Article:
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Iraq: Kurdish Opposition Unhappy Over Possible Turkish Role

  • Charles Recknagel

The Iraqi opposition is warning of "serious consequences" if Turkey sends troops into northern Iraq. The warning comes as exiled opposition leaders meet with U.S. special envoy Zalmay Khalilzad in northern Iraq amid signs they are increasingly unhappy with the little role Washington is giving them in planning for a post-Hussein Iraq.

Prague 28 February 2003 (RFE/RL) -- Iraqi Kurds are expressing strong concern that Washington is ready to let Ankara intervene in northern Iraq in exchange for offering U.S. troops a staging area in Turkey.

A top Iraqi Kurd official warned yesterday that there would be "serious consequences" if Turkey sends troops into northern Iraq as Ankara says it plans under a reported deal with Washington.

Speaking at a meeting in northern Iraq between the exiled Iraqi opposition and U.S. officials, Hoshyar Zebari said any Turkish troop movement into northern Iraq would be "a destabilizing factor" and "could lead to clashes."

Zebari is a spokesman for the Kurdish Democratic Party (KDP) -- one of the two main Iraqi Kurd factions. He said "this is the unanimous view" of all the exiled Iraqi opposition leaders.

He also said the exiled opposition leaders are still waiting to be informed of the details of the agreement between Washington and Ankara.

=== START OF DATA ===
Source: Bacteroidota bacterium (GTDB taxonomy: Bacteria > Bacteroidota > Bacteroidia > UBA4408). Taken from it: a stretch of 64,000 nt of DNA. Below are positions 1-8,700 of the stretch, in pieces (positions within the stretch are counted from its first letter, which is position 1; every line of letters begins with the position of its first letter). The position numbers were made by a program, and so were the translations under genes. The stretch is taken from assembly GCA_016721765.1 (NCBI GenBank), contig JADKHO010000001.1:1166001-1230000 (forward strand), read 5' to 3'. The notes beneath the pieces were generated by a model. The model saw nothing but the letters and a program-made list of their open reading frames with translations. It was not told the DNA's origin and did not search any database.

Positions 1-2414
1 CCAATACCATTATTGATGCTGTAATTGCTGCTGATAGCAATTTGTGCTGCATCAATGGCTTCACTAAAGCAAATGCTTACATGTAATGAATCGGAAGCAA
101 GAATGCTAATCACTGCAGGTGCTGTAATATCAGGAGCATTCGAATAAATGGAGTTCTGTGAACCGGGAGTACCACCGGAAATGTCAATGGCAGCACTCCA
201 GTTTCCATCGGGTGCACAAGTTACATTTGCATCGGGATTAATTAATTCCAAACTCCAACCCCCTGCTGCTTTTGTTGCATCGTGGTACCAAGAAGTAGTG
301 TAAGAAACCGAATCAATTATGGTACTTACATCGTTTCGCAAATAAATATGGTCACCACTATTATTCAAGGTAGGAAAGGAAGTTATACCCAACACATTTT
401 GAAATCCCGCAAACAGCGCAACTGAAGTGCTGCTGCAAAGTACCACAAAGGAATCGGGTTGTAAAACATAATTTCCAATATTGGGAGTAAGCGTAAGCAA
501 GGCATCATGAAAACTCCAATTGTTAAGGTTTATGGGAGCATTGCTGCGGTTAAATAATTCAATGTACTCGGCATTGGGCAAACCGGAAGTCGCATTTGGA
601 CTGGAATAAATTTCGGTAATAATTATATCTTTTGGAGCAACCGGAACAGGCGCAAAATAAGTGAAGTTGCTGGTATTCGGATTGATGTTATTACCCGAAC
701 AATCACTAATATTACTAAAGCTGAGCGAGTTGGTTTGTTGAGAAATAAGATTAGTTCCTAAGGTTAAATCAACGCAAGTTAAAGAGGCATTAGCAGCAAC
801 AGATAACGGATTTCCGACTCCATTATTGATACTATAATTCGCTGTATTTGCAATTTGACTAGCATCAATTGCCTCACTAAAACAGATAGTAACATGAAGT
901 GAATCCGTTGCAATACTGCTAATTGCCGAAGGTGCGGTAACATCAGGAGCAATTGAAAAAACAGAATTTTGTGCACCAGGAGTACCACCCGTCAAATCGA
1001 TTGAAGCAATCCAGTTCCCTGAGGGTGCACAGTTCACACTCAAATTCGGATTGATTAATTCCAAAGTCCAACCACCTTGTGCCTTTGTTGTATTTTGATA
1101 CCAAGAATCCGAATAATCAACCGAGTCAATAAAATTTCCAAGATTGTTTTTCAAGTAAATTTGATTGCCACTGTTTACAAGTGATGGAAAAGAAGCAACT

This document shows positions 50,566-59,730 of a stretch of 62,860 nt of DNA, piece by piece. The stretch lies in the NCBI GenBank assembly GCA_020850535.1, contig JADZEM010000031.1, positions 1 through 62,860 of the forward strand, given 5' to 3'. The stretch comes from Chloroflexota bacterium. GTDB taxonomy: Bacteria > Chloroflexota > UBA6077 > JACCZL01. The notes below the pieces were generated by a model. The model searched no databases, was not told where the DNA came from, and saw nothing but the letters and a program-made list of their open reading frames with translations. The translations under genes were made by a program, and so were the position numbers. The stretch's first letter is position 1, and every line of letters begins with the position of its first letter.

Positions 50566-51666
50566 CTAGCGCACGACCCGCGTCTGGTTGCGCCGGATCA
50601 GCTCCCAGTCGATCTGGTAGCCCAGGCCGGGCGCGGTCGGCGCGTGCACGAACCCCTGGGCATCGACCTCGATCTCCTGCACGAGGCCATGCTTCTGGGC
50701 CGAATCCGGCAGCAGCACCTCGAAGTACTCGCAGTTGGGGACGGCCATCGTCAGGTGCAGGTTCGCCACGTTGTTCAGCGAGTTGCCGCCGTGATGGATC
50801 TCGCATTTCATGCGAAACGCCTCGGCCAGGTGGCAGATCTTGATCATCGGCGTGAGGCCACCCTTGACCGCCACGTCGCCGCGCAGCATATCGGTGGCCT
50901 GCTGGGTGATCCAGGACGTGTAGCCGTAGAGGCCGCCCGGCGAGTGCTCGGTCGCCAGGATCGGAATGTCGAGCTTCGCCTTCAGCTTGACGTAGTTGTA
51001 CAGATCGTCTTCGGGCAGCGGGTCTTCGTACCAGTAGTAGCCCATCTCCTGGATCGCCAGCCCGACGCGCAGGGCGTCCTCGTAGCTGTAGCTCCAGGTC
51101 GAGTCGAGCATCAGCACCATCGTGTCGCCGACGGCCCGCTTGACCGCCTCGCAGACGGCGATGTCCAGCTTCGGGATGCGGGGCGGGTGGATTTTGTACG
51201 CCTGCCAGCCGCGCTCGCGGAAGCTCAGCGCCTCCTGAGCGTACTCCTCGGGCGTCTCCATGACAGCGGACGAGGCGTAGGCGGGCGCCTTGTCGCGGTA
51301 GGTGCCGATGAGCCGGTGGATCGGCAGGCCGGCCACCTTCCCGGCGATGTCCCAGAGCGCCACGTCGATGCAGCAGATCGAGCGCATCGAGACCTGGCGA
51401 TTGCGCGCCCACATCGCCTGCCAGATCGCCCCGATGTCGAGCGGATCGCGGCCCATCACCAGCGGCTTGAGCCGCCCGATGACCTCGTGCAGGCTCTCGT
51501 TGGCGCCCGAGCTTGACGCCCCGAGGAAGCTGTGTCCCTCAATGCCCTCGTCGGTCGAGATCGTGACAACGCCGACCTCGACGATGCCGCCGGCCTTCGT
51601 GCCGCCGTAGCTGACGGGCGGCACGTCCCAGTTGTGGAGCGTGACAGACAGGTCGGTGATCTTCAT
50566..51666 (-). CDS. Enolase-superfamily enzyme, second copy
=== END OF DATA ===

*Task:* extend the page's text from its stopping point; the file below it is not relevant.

"We don't know the final outcome of the memorandum of understanding between the United States and Turkey. What we hope to see in that (the memorandum) is that it will not be at the cost of the poor Kurdish people."

The exiled Iraqi opposition meeting -- attended by U.S. special envoy Zalmay Khalilzad -- is now in its third day. News reports say the meeting, taking place in a fortified compound near the city of Arbil, is likely to conclude tomorrow.

The warning to Turkey comes as Ankara says it has agreed with Washington on key Turkish demands for allowing U.S. troops to move against Baghdad from Turkish territory. The Turkish parliament is set to debate the agreement tomorrow ahead of a vote to allow the deployment of thousands of U.S. troops into eastern Turkey.

The U.S.-Turkish deal is reported to give Turkey billions of dollars in grants and loan guarantees to cushion the Turkish economy from the impact of any war. Ankara says its terms for a deal include sending at least 40,000 Turkish troops to form a border buffer zone inside northern Iraq to control refugee movements and to safeguard the ethnically Turkish Turkmen minority in the region.

At the same time, Turkish officials say they are determined to see that Iraqi Kurds do not gain too much autonomy in any post-Saddam Iraq, for fear that could encourage Turkey's own restive Kurd minority to seek the same. Ankara is particularly keen to ensure Iraqi Kurds do not gain control of northern Iraqi oil fields, which could give them considerable financial independence.

The mounting war-of-words between Turkey and the Iraqi Kurds is threatening to further strain relations between the exiled Iraqi opposition and Washington. So far, U.S. officials at the meeting near Arbil have given no sign that they oppose Turkey's planned troop deployment. Instead, they have sought to reassure the Iraqi Kurds that the Turkish steps pose no threat.